Hopefully, you're already a committed safety glass wearer. Grabbing a pair for even the simplest drilling/driving task is good practice, and a part of your DIY routine. Even better, if you use power tools, you're also protecting your hearing from those roaring 85-90 dB motors.
Last in that great triumvirate, and perhaps the most often overlooked, is protection for your respiratory system. Too many of us don't wear a dust mask, respirator, or sealed face shield when working on projects for one simple reason: they are extremely uncomfortable, a total hassle, and more irritating than your second cousin's toddler at the Thanksgiving table
I'm sure the original makers of Altoids had no concept of survivalism, let alone having any inkling that they were providing a vessel for emergency lifesaving tools. Yet here we are: this humble, yet curiously strong, breath mint has inspired scores of tutorials for intrepid would-be wilderness warriors.
Rather than reinventing the wheel, we at ManMadDIY have scoured the tutorials, and we've honed in on what we think are the best basics for that quintessential Internet favorite, the Altoids tin survival kit.
Let's dig in!
First came the radio. Turn it on, tune in the dial, and hope you'd have something listenable during the quiet moments. Then came the shop stereo, usually an old bookshelf system we didn't mind getting covered in sawdust. But for the last ten years or so, it's been all about the personal audio player...and for most of us, that means our smartphone. Why blast the tunes throughout a space, keeping up with loud machines and bugging those around us when you can have literally anything you want playing through your own set of earbuds?
Whether you opt for music, podcasts, audiobooks, or digital radio, most DIYers and woodworkers have a set of earbuds plugged in during most parts of a project. The problem? If you use power tools, you still need to wear hearing protection to 1) take care of your ears and reduce loud exposure to noise and 2) hear your audio over the roar of the motors.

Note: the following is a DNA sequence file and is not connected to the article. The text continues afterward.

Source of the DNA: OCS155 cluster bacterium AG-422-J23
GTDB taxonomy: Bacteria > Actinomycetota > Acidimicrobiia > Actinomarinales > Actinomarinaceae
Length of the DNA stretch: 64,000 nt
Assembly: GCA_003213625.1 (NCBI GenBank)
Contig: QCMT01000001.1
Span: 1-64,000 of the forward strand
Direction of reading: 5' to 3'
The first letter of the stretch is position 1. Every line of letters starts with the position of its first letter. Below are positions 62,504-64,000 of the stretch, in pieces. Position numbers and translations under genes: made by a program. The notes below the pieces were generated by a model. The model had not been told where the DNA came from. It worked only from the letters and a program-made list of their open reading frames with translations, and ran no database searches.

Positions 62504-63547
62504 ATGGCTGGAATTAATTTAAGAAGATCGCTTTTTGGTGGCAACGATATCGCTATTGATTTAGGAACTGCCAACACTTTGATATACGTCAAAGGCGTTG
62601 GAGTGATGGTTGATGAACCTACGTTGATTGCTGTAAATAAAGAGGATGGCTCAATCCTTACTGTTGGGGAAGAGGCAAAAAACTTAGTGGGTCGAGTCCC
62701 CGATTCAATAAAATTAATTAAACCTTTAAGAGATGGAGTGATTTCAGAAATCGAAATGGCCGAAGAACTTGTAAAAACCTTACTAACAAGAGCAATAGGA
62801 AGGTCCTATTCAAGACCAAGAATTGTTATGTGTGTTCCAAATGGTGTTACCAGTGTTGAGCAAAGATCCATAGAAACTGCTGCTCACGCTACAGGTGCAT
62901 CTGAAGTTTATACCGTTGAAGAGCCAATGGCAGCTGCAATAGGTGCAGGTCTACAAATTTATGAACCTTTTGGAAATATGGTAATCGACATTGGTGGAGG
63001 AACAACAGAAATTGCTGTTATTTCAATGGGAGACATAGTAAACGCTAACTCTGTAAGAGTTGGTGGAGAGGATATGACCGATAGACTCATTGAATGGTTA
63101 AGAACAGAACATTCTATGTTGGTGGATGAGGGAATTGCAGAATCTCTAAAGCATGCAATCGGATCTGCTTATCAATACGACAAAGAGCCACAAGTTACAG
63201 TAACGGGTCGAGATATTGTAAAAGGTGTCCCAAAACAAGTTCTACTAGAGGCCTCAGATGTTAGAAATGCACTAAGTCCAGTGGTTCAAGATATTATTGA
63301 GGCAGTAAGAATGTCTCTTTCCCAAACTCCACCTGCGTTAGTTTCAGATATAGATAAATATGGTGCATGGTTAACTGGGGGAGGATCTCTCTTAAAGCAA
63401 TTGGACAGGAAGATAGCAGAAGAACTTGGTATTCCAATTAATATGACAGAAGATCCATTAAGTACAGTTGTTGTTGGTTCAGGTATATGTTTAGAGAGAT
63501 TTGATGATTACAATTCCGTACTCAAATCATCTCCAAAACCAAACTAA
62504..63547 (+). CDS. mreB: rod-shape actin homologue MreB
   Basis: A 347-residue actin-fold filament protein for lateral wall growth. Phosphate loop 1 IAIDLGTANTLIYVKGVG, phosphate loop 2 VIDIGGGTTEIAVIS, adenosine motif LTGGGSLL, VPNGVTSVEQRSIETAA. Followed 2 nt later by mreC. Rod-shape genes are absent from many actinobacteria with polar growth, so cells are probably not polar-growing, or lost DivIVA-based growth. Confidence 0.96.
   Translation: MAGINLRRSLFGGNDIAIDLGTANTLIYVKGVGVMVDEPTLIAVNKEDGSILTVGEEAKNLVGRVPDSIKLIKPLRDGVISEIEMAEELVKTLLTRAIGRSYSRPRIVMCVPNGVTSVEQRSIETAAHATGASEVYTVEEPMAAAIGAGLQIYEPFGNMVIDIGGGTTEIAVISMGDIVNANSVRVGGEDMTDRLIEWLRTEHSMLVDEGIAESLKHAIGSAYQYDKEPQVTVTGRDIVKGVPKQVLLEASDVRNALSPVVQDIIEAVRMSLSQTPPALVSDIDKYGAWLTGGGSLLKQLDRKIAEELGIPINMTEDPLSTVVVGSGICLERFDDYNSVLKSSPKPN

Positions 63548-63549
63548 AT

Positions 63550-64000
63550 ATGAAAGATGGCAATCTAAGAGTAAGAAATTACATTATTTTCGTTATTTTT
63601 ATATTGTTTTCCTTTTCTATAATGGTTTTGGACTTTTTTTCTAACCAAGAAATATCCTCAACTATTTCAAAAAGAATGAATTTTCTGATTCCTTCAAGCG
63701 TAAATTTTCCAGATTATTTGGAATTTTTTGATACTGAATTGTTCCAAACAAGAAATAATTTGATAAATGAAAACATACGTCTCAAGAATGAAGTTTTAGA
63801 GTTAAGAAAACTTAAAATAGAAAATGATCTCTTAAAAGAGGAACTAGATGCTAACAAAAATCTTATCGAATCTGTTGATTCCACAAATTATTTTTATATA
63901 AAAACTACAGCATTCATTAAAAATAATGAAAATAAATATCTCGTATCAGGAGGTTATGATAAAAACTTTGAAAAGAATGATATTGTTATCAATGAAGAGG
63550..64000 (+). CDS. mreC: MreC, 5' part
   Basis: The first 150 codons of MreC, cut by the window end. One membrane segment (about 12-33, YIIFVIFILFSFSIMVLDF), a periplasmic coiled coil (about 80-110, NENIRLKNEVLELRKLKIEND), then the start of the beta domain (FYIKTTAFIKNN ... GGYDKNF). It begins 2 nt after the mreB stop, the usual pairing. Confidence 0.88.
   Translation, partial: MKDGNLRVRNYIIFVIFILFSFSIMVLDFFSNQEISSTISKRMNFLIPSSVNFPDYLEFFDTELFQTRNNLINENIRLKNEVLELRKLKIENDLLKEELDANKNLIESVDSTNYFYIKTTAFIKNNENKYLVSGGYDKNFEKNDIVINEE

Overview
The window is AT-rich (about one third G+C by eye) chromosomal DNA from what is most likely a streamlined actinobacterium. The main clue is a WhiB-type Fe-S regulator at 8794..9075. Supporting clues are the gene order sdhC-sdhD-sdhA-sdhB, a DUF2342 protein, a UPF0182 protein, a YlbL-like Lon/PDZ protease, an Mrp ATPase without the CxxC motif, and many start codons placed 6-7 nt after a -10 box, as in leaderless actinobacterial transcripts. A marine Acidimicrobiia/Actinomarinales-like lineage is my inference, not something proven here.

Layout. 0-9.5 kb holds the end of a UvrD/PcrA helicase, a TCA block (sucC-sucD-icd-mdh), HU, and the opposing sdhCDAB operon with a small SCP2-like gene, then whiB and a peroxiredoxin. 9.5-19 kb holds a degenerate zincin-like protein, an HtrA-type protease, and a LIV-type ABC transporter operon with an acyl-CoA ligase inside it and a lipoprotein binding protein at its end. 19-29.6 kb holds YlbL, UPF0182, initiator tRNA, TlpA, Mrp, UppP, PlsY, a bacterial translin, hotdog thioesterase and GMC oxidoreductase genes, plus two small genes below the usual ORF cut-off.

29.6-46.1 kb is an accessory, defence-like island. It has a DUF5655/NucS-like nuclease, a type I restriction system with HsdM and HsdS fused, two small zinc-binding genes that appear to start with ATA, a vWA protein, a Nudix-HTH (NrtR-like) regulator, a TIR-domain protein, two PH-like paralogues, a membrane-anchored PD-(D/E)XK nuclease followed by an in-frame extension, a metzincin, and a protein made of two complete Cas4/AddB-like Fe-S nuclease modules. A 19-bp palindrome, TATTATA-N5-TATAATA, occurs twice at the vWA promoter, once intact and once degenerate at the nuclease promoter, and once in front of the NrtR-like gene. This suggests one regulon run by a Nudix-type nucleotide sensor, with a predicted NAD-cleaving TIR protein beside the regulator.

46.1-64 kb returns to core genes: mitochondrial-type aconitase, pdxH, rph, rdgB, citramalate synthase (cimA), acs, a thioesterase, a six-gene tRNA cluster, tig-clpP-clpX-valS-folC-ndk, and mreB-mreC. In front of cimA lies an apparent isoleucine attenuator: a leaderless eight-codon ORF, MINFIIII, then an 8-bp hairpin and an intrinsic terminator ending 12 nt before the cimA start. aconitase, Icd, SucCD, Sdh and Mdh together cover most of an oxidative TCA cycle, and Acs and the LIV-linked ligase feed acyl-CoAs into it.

We don't ask much from our safety glasses. Their primary purpose is right there in the name: they protect you when performing activities that create and project debris that could damage your eyes... woodworking, scrapping paint, anything dealing with rust or metal shavings, and the like. The most important thing is that they be handy and ready to go, so you don't hesitate to grab them when execute a potentially dangerous task. Here's the best way we've found to deal with it.
Earlier this week, I was asked to be interviewed about getting started in making things, and the conversation turned towards the best tools for the money. The guy asked me what I think the best thing to invest in, and we naturally discussed how, once you have all the tools you need, you tend to think the things that support your workflow are more important that the cool-looking trappings of the woodworker. Like, how my favorite power tool is actually my two horsepower dust collector on its own circuit, because that's the machine I use on every single process. Or how I'd rather have an inexpensive Japanese dozuki saw and a really nice mechanical pencil and Starrett combination square vs. low grade measuring and marking tools and a fancy dovetail saw. (Though, to be fair, I do have both.)
But, it got me thinking about the truly best value in woodworking, the craft process, etc. Like what's something that's entirely inexpensive yet you use on every single project?
My name is Bryson and I have a problem. Whenever I find myself in a hardware store I have a list and I have a second list. On that second, unwritten list, are the things I always tell myself I need for my shop and I inevitably walk out with a bag full of it.
We're huge fans of workwear, gear, and tool purveyors Hand-Eye Supply, and we regularly cruise their online shop whenever we're in the market for some new goodies. (And if you're ever in Portland, OR, their brick-and-mortar shop is full of inspiration. Also, if you're ever in Portland, OR, come say hi to me!)
From now until the end of March (or while supplies last), Hand-Eye Supply is offering a great bundle deal on their signature shop aprons and classic safety glasses combo.
Tim Morgan, a veteran commercial pilot and regular Quora contributor took it upon himself to answer the (oddly) popular question, "What should I do if the pilot passes out and I (with no flight training) have to land the plane?" If you want to really be prepared for anything an action hero might face, this post is for you.